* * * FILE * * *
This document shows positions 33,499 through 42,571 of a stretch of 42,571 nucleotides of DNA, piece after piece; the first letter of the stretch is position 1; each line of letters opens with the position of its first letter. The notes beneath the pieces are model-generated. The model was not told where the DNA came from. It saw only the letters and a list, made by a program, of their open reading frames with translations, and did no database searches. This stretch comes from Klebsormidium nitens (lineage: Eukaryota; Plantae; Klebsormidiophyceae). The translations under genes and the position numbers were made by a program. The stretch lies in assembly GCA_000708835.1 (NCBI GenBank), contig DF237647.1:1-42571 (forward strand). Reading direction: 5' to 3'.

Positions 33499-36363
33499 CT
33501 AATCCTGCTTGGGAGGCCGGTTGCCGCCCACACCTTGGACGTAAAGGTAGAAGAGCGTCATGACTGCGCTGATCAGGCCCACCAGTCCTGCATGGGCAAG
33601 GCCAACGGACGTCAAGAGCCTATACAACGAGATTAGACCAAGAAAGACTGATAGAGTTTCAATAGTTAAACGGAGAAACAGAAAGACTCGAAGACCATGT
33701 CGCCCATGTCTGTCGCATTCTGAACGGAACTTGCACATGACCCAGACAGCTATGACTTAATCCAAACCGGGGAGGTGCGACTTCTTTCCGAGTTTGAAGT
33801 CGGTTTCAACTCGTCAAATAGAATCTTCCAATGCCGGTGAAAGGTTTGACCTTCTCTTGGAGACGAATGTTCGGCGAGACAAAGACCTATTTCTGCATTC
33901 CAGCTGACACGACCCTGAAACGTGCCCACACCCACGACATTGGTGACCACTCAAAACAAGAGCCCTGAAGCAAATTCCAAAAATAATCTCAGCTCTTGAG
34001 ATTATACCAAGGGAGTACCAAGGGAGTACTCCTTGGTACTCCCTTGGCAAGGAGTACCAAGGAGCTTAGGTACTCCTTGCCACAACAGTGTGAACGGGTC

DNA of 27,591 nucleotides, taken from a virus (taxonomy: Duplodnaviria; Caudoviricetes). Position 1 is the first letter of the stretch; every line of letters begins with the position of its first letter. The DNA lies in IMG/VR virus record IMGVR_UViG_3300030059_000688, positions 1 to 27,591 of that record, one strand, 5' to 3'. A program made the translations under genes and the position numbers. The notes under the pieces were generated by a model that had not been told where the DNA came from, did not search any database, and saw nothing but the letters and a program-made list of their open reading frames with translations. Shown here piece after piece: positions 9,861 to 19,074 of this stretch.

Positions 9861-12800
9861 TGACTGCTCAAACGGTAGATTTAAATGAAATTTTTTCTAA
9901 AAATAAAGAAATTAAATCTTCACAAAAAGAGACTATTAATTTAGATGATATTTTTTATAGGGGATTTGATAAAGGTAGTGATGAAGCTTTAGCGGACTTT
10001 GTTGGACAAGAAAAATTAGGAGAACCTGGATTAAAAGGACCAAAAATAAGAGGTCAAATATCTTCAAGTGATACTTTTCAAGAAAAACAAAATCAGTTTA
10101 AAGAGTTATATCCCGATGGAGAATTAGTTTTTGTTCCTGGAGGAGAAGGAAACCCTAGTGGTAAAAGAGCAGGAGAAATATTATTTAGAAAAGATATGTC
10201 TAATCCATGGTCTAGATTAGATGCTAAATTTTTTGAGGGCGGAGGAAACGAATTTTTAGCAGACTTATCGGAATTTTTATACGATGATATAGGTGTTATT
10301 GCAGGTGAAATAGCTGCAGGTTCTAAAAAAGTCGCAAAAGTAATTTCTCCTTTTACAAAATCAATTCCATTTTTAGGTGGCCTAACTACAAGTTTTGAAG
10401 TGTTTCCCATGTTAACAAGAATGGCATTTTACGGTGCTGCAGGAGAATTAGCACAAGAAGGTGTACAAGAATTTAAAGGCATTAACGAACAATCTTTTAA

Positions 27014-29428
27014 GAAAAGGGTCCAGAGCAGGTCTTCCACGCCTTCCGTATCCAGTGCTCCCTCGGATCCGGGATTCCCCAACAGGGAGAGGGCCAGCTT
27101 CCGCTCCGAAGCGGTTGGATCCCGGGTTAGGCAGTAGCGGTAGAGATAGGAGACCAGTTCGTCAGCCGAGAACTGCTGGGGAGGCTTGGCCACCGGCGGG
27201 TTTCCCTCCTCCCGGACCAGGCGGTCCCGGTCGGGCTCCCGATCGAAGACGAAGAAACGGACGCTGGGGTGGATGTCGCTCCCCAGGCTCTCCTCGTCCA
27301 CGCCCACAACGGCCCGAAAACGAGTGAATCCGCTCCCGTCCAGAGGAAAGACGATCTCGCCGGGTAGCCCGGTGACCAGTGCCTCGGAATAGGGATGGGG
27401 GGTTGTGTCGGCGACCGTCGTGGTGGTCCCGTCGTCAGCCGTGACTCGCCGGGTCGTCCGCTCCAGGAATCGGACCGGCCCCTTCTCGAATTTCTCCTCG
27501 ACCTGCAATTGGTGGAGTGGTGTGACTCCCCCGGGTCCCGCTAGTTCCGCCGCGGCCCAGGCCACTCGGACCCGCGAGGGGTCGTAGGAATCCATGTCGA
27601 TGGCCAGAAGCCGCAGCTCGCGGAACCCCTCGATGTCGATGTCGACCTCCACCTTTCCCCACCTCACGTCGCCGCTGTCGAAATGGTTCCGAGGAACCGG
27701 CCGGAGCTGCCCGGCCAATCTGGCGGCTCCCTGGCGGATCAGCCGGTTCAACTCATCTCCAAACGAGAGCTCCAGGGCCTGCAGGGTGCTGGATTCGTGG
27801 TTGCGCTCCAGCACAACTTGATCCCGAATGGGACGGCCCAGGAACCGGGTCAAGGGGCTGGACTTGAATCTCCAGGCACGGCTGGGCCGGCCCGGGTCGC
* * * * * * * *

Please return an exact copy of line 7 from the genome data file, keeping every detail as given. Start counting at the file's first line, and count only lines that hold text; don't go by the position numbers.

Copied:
33801 CGGTTTCAACTCGTCAAATAGAATCTTCCAATGCCGGTGAAAGGTTTGACCTTCTCTTGGAGACGAATGTTCGGCGAGACAAAGACCTATTTCTGCATTC